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Consolidation in finance likely to persist
September 13, 2009 - Mike Maneval
An article at Bloomberg.com warns the collapse of major financial institutions is no less likely today than it was a year ago. According to reporters Alison Fitzgerald and Christine Harper, Secretary of the Treasury Timothy Geithner discarded the advice of Sheila Bair, Paul Volcker and Independent Community Bankers of America president Camden Fine to limit the size of the most massive financial institutions, saying along with Larry Summers that to do so would be impractical.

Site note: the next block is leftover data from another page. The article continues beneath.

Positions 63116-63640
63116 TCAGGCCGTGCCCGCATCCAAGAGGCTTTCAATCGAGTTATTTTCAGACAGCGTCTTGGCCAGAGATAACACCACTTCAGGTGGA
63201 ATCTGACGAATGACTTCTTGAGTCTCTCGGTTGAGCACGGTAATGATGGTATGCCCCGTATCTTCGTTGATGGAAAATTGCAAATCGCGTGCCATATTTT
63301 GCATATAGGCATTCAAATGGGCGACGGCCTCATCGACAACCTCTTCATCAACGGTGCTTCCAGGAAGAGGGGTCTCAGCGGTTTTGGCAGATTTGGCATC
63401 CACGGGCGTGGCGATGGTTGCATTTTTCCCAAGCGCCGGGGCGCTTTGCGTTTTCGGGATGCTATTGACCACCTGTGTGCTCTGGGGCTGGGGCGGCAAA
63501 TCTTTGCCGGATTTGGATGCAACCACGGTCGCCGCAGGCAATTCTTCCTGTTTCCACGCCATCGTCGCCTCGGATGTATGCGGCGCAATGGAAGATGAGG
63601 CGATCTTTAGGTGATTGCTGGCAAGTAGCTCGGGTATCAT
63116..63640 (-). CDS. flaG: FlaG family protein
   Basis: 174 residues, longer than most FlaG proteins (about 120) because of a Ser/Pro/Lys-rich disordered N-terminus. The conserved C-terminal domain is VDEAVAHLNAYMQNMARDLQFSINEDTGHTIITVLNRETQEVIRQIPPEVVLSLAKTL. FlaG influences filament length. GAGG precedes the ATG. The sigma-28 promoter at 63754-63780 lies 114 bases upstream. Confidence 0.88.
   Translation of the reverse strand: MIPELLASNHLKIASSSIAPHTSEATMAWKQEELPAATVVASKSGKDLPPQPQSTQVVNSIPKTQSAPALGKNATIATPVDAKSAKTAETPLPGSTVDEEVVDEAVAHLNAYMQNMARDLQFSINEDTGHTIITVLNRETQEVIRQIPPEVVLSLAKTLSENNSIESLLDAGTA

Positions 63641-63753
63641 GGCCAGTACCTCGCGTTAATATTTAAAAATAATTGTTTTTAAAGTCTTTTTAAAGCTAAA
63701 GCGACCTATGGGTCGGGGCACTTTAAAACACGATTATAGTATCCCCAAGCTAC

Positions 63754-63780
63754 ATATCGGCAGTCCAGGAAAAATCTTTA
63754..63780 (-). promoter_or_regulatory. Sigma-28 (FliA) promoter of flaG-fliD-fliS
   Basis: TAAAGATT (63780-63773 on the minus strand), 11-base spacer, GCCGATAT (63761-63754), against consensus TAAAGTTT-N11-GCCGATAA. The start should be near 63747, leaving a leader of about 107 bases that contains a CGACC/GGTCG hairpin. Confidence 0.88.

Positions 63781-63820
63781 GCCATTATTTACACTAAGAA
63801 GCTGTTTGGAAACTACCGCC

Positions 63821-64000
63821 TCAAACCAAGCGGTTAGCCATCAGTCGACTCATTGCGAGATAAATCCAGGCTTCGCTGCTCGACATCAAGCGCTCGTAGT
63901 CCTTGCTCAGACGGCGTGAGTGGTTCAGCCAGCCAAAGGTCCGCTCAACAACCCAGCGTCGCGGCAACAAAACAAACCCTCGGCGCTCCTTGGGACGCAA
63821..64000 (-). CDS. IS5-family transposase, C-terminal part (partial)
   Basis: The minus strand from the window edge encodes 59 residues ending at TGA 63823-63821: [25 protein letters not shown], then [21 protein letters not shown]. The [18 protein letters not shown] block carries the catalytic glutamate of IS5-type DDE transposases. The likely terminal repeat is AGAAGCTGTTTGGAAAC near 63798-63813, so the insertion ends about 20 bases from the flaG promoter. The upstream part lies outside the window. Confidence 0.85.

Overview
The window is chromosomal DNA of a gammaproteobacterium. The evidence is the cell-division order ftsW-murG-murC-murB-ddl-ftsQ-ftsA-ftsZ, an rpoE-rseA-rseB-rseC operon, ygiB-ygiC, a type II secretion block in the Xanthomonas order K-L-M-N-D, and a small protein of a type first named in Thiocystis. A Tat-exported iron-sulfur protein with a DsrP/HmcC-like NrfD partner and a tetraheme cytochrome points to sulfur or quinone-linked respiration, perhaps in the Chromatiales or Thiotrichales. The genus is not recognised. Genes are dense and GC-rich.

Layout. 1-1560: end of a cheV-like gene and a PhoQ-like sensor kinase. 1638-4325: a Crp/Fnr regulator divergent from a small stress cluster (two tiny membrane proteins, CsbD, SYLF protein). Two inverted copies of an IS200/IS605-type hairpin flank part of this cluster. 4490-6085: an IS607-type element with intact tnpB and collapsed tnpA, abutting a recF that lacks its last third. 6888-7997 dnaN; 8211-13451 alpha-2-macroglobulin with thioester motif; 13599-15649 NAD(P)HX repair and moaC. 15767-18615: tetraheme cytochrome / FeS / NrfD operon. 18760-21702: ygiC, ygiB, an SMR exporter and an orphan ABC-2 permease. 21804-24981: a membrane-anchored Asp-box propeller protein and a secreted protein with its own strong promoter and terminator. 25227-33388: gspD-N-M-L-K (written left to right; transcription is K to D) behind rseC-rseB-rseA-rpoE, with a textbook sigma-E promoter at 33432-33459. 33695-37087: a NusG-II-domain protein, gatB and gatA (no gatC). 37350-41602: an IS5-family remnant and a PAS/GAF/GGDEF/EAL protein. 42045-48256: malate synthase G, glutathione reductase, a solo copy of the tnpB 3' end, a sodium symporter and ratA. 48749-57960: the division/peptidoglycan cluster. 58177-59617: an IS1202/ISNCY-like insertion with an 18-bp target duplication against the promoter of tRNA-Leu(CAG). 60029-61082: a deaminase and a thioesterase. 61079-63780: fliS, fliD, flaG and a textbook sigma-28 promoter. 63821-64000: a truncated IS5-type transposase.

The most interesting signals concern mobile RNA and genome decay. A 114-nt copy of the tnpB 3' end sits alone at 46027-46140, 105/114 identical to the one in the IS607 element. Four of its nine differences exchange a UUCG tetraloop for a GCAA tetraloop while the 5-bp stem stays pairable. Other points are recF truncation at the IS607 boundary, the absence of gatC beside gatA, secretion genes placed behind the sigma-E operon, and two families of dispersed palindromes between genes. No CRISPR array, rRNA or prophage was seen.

Daniel Tarullo, who serves on the board of governors for the Federal Reserve, says the approach being taken would require the institutions to "internalize" more of the risks created and implies any serious proposal accepts the increasing consolidation of the financial sector is a trend which will not turn downward - and if Tony Fratto's remarks to the Bloomberg reporters represents a consensus opinion among our leadership, Tarullo may well be right.
Fratto, a staff member for President George W. Bush and Treasury Secretary Henry Paulson who now works in consulting, opined, “It’s a very difficult thing to say as a national policy goal that we’re going to limit the success of an American firm.”
And if the "success" of any one firm is seen as a more important goal than a competitive market where consumers are empowered, Tarullo is probably right and the consolidation is here to stay.
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